The Wake Forest Institute for Regenerative Medicine (WFIRM) is thrilled to announce the successful renewal of its Research Experiences for Undergraduates (REU) Site grant from the National Science Foundation (NSF). The grant, titled "Enabling Technologies and New REU Approaches to Engineer Complex Tissues" will continue to offer diverse cohorts of undergraduate students unique research, education, and professional development opportunities in the multidisciplinary field of regenerative medicine (RM) over the next three years (2023-202).
Building upon the success of its previous REU program (Award #1659663, 2018-2022), WFIRM's renewed grant has a specific focus on growing the increasing the engagement of underrepresented minority groups, women, and non-traditional students, including students attending 2- and 4-year universities. The goal is to recruit a minimum of 80% of students from these underrepresented groups each year, providing them with a chance to explore and contribute to high-priority research areas in regenerative medicine. From 2004-2021, WFIRM provided research opportunities to over 500 undergraduate students, all of whom are mentored directly by REU Faculty Mentors in an open lab environment.
We believe that WFIRM, along with our academic and industry partners, is ideally situated to introduce, new creative approaches and partnerships, building a bigger future talent pipeline to address the need for increased diversity in STEM through providing a culture where talented people from different backgrounds are welcomed, enhanced recruitment, professional development, networking opportunities, and exposure to enabling technologies and biomanufacturing and biofabrication research priorities within the field."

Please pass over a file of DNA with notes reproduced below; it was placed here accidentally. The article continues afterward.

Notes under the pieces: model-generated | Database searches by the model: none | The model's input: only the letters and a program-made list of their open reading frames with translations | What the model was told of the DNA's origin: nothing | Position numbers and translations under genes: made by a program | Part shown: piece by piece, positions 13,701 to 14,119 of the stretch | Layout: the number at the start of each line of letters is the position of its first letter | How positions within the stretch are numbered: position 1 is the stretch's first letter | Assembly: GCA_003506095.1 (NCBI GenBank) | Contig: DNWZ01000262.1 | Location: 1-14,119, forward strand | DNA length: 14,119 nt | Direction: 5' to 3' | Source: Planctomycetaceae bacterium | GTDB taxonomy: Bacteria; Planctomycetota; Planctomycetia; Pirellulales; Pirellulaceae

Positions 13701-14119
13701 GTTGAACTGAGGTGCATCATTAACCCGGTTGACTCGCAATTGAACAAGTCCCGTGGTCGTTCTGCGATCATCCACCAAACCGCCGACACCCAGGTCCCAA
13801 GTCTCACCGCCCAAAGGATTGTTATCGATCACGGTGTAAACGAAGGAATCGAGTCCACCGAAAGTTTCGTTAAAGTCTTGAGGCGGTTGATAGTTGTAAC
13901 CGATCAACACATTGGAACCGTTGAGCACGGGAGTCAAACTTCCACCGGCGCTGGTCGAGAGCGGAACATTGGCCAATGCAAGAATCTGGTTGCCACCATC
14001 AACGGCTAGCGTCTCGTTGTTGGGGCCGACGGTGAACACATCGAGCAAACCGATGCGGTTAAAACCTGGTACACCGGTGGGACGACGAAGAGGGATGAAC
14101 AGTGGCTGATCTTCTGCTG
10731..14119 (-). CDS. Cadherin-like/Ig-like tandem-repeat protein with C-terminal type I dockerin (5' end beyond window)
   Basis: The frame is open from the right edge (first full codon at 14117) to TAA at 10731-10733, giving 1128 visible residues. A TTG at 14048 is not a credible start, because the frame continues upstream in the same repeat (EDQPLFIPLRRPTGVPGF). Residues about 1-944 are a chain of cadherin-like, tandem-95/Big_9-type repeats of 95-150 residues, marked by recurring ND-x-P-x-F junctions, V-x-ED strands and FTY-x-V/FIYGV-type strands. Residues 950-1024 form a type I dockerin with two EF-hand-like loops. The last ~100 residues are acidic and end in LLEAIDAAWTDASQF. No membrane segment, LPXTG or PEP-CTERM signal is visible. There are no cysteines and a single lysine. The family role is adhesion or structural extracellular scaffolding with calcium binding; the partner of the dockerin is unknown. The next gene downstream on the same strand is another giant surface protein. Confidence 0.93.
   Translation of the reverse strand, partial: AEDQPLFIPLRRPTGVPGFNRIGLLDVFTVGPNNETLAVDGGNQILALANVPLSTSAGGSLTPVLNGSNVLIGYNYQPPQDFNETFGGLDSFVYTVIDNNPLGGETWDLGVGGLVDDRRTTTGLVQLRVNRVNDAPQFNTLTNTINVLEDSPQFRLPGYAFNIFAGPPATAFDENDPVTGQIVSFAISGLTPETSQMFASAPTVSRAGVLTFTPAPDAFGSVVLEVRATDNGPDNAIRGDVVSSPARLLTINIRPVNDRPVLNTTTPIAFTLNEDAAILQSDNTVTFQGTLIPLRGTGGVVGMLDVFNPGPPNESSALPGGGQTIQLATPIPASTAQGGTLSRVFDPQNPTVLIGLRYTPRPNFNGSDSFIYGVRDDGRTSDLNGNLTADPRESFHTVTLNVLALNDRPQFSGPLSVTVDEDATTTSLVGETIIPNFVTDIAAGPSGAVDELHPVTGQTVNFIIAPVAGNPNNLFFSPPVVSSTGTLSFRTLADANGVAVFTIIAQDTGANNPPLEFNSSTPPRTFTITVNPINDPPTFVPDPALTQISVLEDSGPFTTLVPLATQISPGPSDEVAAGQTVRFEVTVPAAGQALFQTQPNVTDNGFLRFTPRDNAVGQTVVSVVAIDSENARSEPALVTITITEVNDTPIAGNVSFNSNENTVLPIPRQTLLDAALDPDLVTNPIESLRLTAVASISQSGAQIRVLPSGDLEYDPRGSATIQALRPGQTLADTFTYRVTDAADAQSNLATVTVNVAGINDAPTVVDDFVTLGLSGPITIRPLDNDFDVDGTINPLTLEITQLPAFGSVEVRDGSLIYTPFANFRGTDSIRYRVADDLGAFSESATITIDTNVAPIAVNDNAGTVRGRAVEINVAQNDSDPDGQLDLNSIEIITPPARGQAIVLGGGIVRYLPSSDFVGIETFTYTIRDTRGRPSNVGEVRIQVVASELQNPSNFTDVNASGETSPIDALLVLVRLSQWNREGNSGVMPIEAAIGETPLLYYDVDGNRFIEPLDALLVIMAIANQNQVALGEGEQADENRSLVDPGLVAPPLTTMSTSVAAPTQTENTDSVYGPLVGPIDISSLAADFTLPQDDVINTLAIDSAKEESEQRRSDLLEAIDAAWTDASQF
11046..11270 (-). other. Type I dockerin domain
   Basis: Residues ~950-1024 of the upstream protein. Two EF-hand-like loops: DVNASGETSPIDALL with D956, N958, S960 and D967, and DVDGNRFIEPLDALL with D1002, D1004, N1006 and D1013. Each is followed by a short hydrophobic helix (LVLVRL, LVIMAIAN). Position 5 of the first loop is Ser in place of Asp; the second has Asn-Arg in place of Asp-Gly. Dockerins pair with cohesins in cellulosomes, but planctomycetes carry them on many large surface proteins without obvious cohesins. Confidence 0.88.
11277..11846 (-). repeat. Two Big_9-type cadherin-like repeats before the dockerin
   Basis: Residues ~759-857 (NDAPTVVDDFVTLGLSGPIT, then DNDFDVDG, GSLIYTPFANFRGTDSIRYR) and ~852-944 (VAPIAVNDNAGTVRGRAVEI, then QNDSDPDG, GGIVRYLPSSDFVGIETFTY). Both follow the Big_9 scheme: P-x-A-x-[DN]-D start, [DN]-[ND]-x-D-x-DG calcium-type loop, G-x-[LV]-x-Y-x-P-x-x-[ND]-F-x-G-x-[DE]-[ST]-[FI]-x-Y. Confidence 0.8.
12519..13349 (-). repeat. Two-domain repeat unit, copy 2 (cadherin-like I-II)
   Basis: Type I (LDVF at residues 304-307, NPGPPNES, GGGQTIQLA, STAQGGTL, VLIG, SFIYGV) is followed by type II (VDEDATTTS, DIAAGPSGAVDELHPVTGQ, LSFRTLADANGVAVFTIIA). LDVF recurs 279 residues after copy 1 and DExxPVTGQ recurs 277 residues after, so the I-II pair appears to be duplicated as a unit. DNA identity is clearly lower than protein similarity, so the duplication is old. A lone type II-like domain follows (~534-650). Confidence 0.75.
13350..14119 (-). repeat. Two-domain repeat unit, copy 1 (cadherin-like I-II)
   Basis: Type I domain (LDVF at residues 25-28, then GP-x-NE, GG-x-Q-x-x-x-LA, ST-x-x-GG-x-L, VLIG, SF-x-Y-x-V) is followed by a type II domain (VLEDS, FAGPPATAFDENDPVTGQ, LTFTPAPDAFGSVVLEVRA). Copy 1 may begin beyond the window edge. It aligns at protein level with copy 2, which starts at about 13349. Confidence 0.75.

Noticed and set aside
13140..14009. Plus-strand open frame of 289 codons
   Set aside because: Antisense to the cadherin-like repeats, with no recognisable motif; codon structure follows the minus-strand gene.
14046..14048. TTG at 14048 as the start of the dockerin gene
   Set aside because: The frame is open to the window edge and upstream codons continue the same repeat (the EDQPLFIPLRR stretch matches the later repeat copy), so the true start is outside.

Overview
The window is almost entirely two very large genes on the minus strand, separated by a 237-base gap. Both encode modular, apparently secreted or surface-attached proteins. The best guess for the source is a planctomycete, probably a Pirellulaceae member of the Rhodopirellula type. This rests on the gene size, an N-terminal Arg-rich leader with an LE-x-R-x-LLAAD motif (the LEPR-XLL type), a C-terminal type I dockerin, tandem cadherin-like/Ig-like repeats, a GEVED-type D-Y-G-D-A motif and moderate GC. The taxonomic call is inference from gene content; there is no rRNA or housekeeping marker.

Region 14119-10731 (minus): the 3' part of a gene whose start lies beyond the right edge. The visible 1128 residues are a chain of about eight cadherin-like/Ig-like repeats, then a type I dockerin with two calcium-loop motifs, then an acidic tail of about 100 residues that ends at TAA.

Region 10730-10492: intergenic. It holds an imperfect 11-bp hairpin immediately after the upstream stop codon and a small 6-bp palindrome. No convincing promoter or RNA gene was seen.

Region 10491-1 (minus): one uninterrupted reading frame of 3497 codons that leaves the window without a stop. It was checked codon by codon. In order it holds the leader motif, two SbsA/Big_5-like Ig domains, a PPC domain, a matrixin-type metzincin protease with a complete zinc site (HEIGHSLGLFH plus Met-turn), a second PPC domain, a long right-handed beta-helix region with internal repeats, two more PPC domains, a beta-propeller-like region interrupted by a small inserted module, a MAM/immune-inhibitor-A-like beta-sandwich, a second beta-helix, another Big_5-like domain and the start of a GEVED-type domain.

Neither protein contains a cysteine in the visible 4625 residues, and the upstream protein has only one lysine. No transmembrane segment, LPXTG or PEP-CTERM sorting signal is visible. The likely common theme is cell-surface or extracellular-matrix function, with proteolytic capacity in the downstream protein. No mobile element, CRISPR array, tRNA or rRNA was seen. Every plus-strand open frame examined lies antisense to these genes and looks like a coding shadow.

Joan Schanck, Chief Education Officer for WFIRM, and co-Principal Investigator of the grant
Over the course of the previous REU program, WFIRM exceeded its initial participation target of 50% for underrepresented groups, with 80% of participants coming from minority backgrounds, women, non-traditional students, and persons with disabilities. These students made significant contributions to ongoing research programs, generated new ideas, and authored conference abstracts and journal articles.
Anthony Atala, MD, Director of WFIRM and Principal Investigator for the grant expressed the Institute's commitment to diversity and equity in regenerative medicine: "The renewed REU program will build upon the lessons learned and incorporate improvements to enhance faculty mentoring, expand recruitment efforts, and reinforce passion for STEM education and careers, creating a diverse and inclusive pipeline of talent in the field of regenerative medicine."
For more information about the WFIRM REU Site and its impact on advancing diversity in STEM, please visit http://wfirm.org.